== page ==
Beyond the Threshold

We spoke to Threshold festival director Chris Carney, and found there’s fight in this town yet… 

To the casual observer, not to mention those directly affected, the last few months have been chastening to say the least for the city’s creative community. With the CUC and The Masque abruptly shutting up shop, Ceri Hand announcing her decision to high-tail it back to LDN, and even more recently, the Mojo calling it a day as a gig venue (reportedly due to poor ticket sales), things look bleak indeed. Needless to say this has generated much hand-wringing and column inches, not least in these very pages.

But take a closer look, and there are reasons to be cheerful. Camp & Furnace (previously A Foundation) has hit the ground running, the old Lomax on Cumberland Street has flung open its doors once again, and so too – for better or worse – has Eric’s. Perhaps the real story emblematic of this not so minor resurgence though, is Threshold - so-called, according to one of its directors, Chris Carney, as it refers to “the limits of what you can achieve”.

Perhaps predictably, given the already mentioned near-calamitous events, it’s hardly been plain sailing: in preparation for its second year and with everything seemingly going to plan, the rug was pulled from beneath the feet of the fledgling festival, when venue, and in many cases employer, the CUC announced its impending closure. As Carney says: “In early November, Kaya [Herstad Carney, co-director] and I both admitted that things were going a lot smoother at that point than the year previous… the news came that CUC Liverpool was closing, and we suddenly found ourselves thrown right back in at the deep end.”

It must have been a major blow, but the co-directors and the rest of the team rallied with impressive speed. Keeping their heads, and apparently without hesitation, they moved quickly to secure new venues, spreading from the CUC out to Camp & Furnace (there they are again), and beyond; the Scandinavian Church, Elevator, and The New Picket have all come on board. From looking disaster square in the face, to utilising great swathes of the hungry Baltic Triangle hinterland – that’s an impressive display of thinking on your feet.

“There is an element of ‘phoenix from the flames’ and it’s hugely important that there’s a positive outcome for the area”

Carney openly concedes that Threshold was one of the CUC’s, and therefore, The Baltic Triangle’s, biggest concerns, which surely brings pressures of its own to get things as close to spot on as possible? “I wouldn’t call it pressure, we feel incredibly supported. There is an element of ‘phoenix from the flames’ and it’s hugely important that there’s a positive outcome for the area.”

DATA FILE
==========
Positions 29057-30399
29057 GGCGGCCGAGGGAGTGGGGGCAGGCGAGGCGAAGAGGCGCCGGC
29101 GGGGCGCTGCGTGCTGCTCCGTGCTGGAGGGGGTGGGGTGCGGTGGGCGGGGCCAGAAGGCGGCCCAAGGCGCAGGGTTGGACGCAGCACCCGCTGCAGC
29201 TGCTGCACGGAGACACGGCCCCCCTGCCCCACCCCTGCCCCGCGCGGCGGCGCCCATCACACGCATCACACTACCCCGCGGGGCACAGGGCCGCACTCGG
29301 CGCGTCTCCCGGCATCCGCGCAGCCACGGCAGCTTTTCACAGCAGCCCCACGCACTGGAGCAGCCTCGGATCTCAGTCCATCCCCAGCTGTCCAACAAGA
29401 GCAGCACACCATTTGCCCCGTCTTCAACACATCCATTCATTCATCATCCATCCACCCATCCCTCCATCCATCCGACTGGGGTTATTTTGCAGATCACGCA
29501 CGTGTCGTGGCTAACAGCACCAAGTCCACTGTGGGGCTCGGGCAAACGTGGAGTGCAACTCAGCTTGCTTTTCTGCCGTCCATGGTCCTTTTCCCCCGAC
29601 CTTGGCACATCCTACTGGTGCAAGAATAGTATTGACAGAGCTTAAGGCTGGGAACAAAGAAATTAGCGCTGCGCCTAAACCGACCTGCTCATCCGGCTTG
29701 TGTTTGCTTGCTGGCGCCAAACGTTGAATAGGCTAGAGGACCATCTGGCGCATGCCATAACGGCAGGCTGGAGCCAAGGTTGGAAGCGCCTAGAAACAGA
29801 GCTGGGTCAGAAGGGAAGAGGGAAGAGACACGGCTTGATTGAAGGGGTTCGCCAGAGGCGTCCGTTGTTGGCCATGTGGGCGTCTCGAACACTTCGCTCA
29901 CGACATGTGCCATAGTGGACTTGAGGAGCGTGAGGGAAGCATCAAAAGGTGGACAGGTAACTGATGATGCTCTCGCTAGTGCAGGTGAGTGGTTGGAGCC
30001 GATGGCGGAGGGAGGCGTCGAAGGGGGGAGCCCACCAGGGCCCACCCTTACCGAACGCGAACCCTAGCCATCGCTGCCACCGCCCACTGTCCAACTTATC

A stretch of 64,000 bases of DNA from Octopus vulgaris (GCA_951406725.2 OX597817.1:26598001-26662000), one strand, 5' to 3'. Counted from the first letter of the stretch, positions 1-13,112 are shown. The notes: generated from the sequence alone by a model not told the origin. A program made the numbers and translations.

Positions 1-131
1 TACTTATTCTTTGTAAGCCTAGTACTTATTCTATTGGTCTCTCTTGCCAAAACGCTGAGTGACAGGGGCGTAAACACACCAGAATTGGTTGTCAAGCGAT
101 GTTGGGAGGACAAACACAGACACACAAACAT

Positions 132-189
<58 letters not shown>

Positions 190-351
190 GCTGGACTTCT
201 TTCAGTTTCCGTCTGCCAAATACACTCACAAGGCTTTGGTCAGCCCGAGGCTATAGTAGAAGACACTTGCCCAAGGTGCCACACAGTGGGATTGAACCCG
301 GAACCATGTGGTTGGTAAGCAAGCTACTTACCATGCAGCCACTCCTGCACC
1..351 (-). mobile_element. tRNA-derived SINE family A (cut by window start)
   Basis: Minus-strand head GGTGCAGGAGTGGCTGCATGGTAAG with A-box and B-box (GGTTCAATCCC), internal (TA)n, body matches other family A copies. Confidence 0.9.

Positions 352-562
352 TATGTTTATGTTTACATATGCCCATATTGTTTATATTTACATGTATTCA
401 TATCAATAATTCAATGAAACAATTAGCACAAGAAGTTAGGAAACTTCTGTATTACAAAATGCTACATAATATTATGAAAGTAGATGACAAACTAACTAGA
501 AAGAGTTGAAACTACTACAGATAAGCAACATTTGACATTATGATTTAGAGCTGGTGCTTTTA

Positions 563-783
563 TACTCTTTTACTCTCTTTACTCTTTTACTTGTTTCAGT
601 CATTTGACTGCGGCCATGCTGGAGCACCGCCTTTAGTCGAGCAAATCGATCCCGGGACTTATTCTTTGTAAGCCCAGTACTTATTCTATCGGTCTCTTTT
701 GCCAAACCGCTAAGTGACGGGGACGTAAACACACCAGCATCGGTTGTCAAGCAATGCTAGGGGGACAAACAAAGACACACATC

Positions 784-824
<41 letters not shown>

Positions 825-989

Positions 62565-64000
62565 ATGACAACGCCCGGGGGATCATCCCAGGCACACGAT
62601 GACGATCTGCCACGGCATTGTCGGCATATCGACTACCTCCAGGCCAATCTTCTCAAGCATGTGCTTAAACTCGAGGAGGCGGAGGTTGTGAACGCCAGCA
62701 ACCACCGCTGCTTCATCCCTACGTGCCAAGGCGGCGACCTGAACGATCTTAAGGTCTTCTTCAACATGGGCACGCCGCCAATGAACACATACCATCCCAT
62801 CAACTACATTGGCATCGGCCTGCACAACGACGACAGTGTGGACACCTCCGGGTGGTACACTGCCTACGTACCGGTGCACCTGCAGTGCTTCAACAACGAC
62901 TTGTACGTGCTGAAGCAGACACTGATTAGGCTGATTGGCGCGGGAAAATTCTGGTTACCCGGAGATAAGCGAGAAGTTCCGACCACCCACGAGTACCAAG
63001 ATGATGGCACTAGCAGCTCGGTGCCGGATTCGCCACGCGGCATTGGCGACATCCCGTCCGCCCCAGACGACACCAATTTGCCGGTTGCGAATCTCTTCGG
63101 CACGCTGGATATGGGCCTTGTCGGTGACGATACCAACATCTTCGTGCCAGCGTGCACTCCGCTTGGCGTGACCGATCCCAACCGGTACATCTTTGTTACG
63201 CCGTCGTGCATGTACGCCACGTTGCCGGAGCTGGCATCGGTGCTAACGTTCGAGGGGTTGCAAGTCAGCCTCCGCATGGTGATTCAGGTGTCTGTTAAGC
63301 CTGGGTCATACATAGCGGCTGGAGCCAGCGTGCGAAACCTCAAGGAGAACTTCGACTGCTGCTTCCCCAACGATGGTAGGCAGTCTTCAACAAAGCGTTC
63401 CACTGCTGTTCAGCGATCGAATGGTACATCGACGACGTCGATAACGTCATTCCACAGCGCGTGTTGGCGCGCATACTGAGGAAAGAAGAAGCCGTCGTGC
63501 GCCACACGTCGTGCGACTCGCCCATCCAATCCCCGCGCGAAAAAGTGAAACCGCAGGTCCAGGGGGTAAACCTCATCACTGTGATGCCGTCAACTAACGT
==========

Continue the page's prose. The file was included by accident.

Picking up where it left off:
We concur. On paper, so far so good, but the next trick is the real deal-maker. Or breaker, depending on which way things go. Though boasting an impressive assortment of venues, seemingly perfect for large, multi-platform, multi-disciplinary events, The Baltic Triangle has form when it comes to difficulty in attracting the requisite numbers. And for a festival still in its infancy, Threshold can’t rely on a massive array of big name talent to do the work for it. Instead, they’ve boxed-clever, belying their relative inexperience. Alongside the likes of favourites such as Stealing Sheep, The Thespians and Organ Freeman, there is a dedicated programme of talks, presentations, exhibitions and screenings, to entice those not convinced merely by a re-invented Sandi Thom. Carney points out that this time around they feel much more prepared, and personal expectations have risen. “We’ve been able to be more selective about what we’d like to see. It’s still very much a grass roots event but it’s not a massive open door; there’s more quality control.”

It’s this ‘quality control’ that will be key if the festival is to continue to develop and grow, but the good-will garnered from the success of last year’s Threshold, and the unbridled enthusiasm of Carney certainly stands them in good stead. There is also a sense that it has more than passed its trial by fire. In so doing, earning the right to what, potentially, promises to be a significant fillip, not simply to this area of Liverpool, but for the city at large.

Threshold Festival Previews Thursday 9 February, and runs Friday 10 – Sunday 12 February 2012
All tickets are available from Friday £8 / Saturday £10 / Sunday £10 / Weekend £20

Posted on 03/02/2012 by thedoublenegative